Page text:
Neighborhood Engagement During COVID-19: A Qualitative Study of Aging Americans

Authors: Jessica Finlay*, University of Michigan
Topics: Medical and Health Geography, Social Geography, Qualitative Research
Keywords: Older adults, COVID-19, neighborhoods, social infrastructure, well-being, health geography
Session Type: Virtual Paper
Day: 4/9/2021
Start / End Time: 11:10 AM / 12:25 PM
Room: Virtual 8
Presentation File: No File Uploaded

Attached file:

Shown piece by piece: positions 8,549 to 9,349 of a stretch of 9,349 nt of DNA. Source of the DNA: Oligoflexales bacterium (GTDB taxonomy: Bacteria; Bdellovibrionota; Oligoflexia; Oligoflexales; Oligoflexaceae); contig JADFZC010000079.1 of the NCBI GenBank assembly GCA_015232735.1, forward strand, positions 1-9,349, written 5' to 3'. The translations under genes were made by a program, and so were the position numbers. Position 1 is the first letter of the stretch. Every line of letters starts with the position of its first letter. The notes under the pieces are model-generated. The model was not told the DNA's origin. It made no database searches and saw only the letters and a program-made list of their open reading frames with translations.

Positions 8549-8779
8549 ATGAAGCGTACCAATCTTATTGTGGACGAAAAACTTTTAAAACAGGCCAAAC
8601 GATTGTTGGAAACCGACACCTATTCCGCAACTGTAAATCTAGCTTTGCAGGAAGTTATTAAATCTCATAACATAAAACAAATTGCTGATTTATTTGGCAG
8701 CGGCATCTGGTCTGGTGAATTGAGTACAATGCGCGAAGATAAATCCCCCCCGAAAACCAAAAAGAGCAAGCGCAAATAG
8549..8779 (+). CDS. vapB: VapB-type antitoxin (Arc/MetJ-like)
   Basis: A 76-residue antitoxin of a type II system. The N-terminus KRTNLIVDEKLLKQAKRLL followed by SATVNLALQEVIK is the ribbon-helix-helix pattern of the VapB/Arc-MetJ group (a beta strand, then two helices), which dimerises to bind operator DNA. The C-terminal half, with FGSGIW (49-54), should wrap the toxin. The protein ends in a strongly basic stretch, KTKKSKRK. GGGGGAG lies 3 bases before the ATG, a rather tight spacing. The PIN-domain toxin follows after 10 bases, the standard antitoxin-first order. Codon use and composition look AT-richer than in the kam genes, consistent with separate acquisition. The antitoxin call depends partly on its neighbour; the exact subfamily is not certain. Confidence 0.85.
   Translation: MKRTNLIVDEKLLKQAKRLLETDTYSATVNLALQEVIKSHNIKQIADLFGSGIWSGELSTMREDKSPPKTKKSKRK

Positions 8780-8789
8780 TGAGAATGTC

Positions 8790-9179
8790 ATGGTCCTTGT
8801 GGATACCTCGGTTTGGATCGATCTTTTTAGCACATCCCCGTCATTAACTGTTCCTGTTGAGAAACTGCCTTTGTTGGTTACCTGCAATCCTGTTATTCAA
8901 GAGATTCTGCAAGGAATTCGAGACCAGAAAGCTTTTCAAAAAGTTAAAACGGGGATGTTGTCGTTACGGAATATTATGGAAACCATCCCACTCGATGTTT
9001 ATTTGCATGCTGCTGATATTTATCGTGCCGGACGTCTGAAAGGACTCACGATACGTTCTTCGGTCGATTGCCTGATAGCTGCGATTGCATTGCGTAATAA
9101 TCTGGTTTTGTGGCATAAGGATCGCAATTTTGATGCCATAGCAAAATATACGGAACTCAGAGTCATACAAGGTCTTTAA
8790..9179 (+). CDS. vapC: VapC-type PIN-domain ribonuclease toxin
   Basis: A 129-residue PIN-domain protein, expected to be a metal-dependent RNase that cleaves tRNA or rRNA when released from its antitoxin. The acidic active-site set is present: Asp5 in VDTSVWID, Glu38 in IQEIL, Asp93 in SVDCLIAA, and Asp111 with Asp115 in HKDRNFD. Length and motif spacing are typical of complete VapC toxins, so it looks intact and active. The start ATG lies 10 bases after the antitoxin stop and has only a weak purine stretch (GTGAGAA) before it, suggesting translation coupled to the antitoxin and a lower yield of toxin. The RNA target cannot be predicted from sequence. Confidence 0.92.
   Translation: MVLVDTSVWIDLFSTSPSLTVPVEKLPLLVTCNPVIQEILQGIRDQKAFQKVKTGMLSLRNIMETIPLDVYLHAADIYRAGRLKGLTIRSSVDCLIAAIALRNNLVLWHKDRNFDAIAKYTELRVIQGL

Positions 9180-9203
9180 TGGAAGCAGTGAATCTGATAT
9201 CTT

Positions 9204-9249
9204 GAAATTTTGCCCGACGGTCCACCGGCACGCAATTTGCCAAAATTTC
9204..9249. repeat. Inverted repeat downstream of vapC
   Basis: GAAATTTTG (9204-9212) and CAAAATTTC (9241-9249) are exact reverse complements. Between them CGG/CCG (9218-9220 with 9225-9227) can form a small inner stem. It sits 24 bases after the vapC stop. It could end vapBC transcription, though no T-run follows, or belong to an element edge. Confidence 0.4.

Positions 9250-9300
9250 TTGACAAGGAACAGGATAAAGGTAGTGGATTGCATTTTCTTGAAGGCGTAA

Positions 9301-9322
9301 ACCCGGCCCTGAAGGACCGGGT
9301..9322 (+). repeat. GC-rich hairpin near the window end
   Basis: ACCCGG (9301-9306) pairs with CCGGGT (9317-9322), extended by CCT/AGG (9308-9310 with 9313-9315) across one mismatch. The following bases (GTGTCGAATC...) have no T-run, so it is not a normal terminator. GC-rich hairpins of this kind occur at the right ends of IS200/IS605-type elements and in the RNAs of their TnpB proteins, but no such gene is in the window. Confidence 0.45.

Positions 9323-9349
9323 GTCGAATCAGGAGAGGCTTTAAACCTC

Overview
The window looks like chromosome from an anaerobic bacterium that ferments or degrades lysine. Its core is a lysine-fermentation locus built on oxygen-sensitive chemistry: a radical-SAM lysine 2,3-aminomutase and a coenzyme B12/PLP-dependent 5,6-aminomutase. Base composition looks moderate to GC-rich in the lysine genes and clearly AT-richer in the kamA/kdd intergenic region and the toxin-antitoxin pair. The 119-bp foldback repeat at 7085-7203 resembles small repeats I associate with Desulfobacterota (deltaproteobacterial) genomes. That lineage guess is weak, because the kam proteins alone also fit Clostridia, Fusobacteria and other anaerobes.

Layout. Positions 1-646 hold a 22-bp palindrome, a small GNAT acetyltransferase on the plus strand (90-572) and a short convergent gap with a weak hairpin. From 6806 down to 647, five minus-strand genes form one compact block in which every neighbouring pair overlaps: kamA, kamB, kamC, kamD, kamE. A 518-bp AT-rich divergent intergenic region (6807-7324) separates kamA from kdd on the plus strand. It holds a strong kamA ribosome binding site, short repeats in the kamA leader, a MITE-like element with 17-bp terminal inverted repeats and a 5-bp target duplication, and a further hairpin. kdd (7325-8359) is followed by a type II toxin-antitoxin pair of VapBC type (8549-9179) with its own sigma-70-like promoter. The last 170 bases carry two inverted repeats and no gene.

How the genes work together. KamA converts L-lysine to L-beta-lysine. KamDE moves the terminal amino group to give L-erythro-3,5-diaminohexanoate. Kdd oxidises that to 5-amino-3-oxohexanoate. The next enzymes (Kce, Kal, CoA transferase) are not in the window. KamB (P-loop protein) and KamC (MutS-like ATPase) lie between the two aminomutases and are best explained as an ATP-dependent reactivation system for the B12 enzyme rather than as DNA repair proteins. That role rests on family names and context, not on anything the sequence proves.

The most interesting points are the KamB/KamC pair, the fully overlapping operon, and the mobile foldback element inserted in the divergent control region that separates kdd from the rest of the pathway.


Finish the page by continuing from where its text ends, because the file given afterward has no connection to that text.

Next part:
The 2019 novel coronavirus (COVID-19) pandemic is fundamentally changing neighborhood environments and ways of life. Many neighborhood resources that are critical sources of socialization and activity are closed or tightly restricted. Some communities have shifted to online socialization, physically distant activities, and outdoor gatherings. However, fears of exposure to COVID-19 and other infections may continue to restrict older adults from feeling safe and engaging in their communities. The COVID-19 Coping Study asked participants aged 55+ across all 50 states, the District of Columbia, and Puerto Rico about how the pandemic has affected their neighborhoods and relationships with neighbors. Qualitative thematic analysis of 2,225 open-ended responses collected online (July-September 2020) identified both increased and decreased local activity and varying levels of socialization and support. Urbanicity/rurality, age structure, poverty, activity restrictions, business closures, political views, weather conditions, and COVID-19 incidence and mortality affected neighborhoods and interpersonal relationships. The results highlight diverse sources of strength and resilience among older adults and their neighbors to cope with the pandemic. They also identify particular areas of vulnerability, in which aging residents feel afraid, alone, exposed to hazardous situations and people, and unable to access services and amenities. Strengthened programs and targeted investment in neighborhoods could connect vulnerable older populations to essential resources, build more supportive physical infrastructure for mobility and access, and enhance social cohesion. Outdoor music, online groups for assistance requests and offers, virtual coffee groups, and encouraging friendly waves, for example, may support coping, connectedness, and purpose during the pandemic.

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